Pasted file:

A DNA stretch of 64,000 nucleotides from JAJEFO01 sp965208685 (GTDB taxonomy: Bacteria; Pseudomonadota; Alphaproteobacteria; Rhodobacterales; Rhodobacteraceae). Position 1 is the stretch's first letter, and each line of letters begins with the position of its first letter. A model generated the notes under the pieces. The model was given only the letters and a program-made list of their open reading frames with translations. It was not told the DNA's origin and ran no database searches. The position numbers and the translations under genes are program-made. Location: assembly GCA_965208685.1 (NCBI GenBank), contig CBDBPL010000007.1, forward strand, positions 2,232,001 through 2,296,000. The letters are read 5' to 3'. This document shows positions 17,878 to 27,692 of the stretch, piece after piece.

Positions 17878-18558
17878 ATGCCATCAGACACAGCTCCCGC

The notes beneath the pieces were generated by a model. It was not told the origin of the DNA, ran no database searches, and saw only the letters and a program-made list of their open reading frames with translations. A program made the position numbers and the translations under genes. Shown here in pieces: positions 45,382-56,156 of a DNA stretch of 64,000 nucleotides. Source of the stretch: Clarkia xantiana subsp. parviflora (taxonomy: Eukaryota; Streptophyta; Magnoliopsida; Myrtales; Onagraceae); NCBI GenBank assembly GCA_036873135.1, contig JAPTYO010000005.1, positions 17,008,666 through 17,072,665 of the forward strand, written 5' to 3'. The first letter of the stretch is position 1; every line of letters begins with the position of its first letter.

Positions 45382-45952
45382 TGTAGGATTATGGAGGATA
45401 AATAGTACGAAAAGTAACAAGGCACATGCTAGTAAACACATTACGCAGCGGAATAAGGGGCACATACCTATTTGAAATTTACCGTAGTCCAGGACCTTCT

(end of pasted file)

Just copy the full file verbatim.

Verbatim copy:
A DNA stretch of 64,000 nucleotides from JAJEFO01 sp965208685 (GTDB taxonomy: Bacteria; Pseudomonadota; Alphaproteobacteria; Rhodobacterales; Rhodobacteraceae). Position 1 is the stretch's first letter, and each line of letters begins with the position of its first letter. A model generated the notes under the pieces. The model was given only the letters and a program-made list of their open reading frames with translations. It was not told the DNA's origin and ran no database searches. The position numbers and the translations under genes are program-made. Location: assembly GCA_965208685.1 (NCBI GenBank), contig CBDBPL010000007.1, forward strand, positions 2,232,001 through 2,296,000. The letters are read 5' to 3'. This document shows positions 17,878 to 27,692 of the stretch, piece after piece.

Positions 17878-18558
17878 ATGCCATCAGACACAGCTCCCGC

The notes beneath the pieces were generated by a model. It was not told the origin of the DNA, ran no database searches, and saw only the letters and a program-made list of their open reading frames with translations. A program made the position numbers and the translations under genes. Shown here in pieces: positions 45,382-56,156 of a DNA stretch of 64,000 nucleotides. Source of the stretch: Clarkia xantiana subsp. parviflora (taxonomy: Eukaryota; Streptophyta; Magnoliopsida; Myrtales; Onagraceae); NCBI GenBank assembly GCA_036873135.1, contig JAPTYO010000005.1, positions 17,008,666 through 17,072,665 of the forward strand, written 5' to 3'. The first letter of the stretch is position 1; every line of letters begins with the position of its first letter.

Positions 45382-45952
45382 TGTAGGATTATGGAGGATA
45401 AATAGTACGAAAAGTAACAAGGCACATGCTAGTAAACACATTACGCAGCGGAATAAGGGGCACATACCTATTTGAAATTTACCGTAGTCCAGGACCTTCT